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Kansas City Chiefs Super Bowl History: Wins, Losses, Appearances, and All-Time Record

The Kansas City Chiefs are one win away from Super Bowl LVII, and all that’s standing in their way is the Philadelphia Eagles.

Last Updated: Feb 12, 2023 1:06 PM ET Read Time: 4 min

The Kansas City Chiefs are well-known for appearing in the first Super Bowl, but the franchise has appeared in four Super Bowls in total.

Super Bowl LVII will mark their fifth appearance, and third with Andy Reid and Patrick Mahomes running the show. 

Super Bowl odds may have them listed as slight underdogs, but here's a quick recap of the Chiefs' previous appearances in the Super Bowl. We also broke down the Philadelphia Eagles Super Bowl history

Need more insight? Check out our Super Bowl MVP odds and Super Bowl predictions

Super Bowl 57 odds

Here are the live Super Bowl betting odds from regulated sportsbooks in your area:

The Kansas City Chiefs were established as 1-point favorites just minutes after the conclusion of their conference title clash with the Cincinnati Bengals, but early action forced NFL odds to adjust significantly. The Philadelphia Eagles are now 1.5-point favorites at most major sportsbooks. 

The total opened at 51 points, and has since crept up to 51.5 at most books.

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Kansas City Chiefs Super Bowl appearances

Season Opponent Outcome Score
1967 Packers Green Bay Packers Loss 35-10
1970 Vikings Minnesota Vikings Win 23-7
2020 49ers San Francisco 49ers Win 31-20
2021 Buccaneers Tampa Bay Buccaneers Loss 31-9

Super Bowl I: Packers vs Chiefs

This was the one that started it all, with the NFL champion Green Bay Packers being held as two-touchdown favorites over the Kansas City Chiefs, champs of the upstart American Football League.

The Super Bowl – then known as the AFL-NFL World Championship Game – had humble beginnings. It was hastily thrown together weeks before it was set to take place, and the Los Angeles Memorial Coliseum drew only 61,946 fans despite its maximum capacity of 94,500. That makes it the second-lowest attended Big Game behind only Super Bowl LV, held during the COVID-19 pandemic and capped at 25,000 spectators. 

Other departures from modern tradition include a halftime show comprising of marching bands, jetpack users, the release of balloons and pigeons, and the game being shown on two networks. Both CBS (home of the NFL) and NBC (home of the AFL) paid $1 million to air the game across the country, except in the L.A. area, which incurred a blackout. 

The game itself was close early on, with Green Bay leading only 14-10 at halftime. But Bart Starr and the Packers poured it on Len Dawson & Co. in the second half, walking away with a 35-10 triumph. 

Super Bowl IV: Vikings vs Chiefs

In the final Super Bowl before the AFL-NFL merger was officially completed, the Chiefs met the Vikings at Tulane Stadium, with Minnesota holding as a 12-point favorite.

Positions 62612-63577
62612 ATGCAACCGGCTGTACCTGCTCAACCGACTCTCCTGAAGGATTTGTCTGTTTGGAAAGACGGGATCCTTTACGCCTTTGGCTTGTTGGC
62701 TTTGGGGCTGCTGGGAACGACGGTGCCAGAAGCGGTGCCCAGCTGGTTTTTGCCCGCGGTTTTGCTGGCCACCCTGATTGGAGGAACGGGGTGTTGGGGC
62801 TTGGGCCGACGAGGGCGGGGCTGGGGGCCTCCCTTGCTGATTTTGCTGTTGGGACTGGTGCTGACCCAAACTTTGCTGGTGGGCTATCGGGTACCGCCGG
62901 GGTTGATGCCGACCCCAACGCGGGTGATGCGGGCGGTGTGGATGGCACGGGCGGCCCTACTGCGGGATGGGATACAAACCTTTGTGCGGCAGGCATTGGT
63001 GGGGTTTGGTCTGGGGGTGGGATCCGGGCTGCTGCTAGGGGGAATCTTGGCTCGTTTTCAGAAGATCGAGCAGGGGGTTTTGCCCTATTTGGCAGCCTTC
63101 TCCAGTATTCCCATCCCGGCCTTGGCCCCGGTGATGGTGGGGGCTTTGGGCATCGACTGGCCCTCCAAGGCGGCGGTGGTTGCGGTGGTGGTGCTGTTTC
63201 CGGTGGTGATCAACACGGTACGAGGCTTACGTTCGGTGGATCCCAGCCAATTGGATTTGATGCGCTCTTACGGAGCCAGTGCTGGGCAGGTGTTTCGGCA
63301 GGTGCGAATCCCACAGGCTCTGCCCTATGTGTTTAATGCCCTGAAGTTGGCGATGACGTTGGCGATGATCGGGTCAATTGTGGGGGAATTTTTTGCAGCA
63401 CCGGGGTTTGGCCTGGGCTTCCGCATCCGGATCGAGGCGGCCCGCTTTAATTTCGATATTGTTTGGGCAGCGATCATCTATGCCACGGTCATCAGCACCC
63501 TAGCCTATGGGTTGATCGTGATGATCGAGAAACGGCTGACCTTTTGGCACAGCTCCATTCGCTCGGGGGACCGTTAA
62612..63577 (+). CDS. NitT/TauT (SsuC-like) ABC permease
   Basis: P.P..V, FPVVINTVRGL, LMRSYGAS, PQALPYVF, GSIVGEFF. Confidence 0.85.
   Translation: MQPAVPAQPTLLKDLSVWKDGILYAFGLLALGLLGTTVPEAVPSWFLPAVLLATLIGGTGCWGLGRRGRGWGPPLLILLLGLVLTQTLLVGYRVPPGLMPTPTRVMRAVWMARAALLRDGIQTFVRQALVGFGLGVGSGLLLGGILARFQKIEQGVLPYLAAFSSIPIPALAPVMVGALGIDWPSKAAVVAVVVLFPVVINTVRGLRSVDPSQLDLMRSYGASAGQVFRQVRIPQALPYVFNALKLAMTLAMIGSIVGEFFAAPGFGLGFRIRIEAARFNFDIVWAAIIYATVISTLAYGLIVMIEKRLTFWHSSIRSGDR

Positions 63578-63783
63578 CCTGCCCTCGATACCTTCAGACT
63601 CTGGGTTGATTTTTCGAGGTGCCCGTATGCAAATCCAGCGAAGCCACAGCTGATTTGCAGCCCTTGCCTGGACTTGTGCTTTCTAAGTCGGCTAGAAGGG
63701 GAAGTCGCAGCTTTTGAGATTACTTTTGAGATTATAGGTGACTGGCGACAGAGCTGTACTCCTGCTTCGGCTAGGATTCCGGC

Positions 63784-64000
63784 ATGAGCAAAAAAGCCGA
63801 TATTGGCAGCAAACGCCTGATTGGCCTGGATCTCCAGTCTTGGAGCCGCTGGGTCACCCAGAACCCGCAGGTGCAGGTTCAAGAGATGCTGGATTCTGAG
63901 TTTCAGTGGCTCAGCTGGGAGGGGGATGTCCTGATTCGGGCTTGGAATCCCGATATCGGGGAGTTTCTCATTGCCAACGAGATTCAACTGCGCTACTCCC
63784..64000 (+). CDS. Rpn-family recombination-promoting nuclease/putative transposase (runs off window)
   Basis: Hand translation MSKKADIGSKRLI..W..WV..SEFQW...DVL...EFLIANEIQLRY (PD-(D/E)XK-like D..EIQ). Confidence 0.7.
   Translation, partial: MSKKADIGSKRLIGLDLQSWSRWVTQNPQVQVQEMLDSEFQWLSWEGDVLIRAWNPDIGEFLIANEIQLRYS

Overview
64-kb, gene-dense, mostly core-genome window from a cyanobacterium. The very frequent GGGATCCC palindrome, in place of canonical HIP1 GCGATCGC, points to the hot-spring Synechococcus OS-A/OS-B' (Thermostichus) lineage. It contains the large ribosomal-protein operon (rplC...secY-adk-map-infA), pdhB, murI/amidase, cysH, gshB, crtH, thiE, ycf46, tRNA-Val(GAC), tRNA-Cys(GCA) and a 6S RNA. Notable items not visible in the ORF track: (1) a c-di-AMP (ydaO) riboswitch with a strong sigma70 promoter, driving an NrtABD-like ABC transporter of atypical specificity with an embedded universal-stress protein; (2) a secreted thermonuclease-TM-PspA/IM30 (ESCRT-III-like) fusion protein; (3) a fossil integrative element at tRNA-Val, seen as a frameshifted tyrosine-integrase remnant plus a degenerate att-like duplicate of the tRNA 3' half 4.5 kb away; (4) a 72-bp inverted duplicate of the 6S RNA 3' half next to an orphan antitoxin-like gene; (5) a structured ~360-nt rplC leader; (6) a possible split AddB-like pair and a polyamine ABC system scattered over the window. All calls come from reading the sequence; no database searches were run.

Though the AFL’s New York Jets shocked the NFL’s Baltimore Colts for the junior league’s first victory in the Big Game just one year prior, the former association apparently still didn’t rate enough respect from bookmakers and bettors. Hank Stram’s Chiefs would help change that. 

Kansas City’s defense – led by Hall of Famers Bobby Bell, Willie Lanier, Johnny Robinson, Buck Buchanan, Emmitt Thomas, and Curley Culp – was ferocious in 1969, holding opponents to single-digit points in seven games prior to the Super Bowl. That includes the AFL Divisional Round (13-6 win over the Jets) and the Conference Championship (17-7 win over the Oakland Raiders). 

This unit had no mercy on the Vikings in Super Bowl IV, forcing five turnovers and holding Bud Grant’s squad to seven points in a 23-7 triumph. 

Dawson was named Super Bowl MVP with a relatively modest stat line of 12-for-17 with 142 yards, a touchdown, and an interception.

Super Bowl LIV: 49ers vs Chiefs

It would be 50 years before the Chiefs finally found their way back to the Super Bowl. Patrick Mahomes made sure the wait was worth it for their fans.

There was plenty of drama to start, with early momentum see-sawing to the tune of a 10-10 first half. The 49ers jumped out to a 20-10 lead in the third quarter and even picked off Mahomes as he tried to start a comeback. However, the “Magic Man” had been down this road before, staring 24-0 and 17-7 deficits down earlier in the postseason.

With 8:53 left in the game, Mahomes spread the ball around with big passes to Tyreek Hill and Sammy Watkins before hitting Travis Kelce in the end zone with 6:13 to go.

Kansas City’s defense did its job, forcing a three-and-out and getting the ball back to the offense down three with 5:10 to play. 2:26 later, Damien Williams hauled in the go-ahead touchdown.

Williams would break loose for the game-sealing score with 1:12 left to make it 31-20 Chiefs, and give Andy Reid his long-awaited Vince Lombardi Trophy. Mahomes won Super Bowl MVP, going 26-for-42 with 286 yards and three scores, including one with his legs. 

Super Bowl LV: Buccaneers vs Chiefs

The Chiefs’ return trip to the Super Bowl just one year later would not be nearly as sweet.

This time it was Tom Brady and the Buccaneers standing in Kansas City’s way, and at Tampa Bay’s Raymond James Stadium no less. Those waiting for Mahomes to uncork a patented late-game rally were left disappointed, as Ndamukong Suh and the rest of the Bucs' defense stymied him at every turn.

Mahomes had 270 passing yards on 49 attempts, but tossed two picks and was dropped three times while recording no touchdown passes. In fact, the Chiefs scored only three field goals in a 31-9 disaster.

Brady, meanwhile, cemented his personal legacy by going 21-of-29 with 201 yards and three touchdowns en route to his fifth Super Bowl MVP Award.

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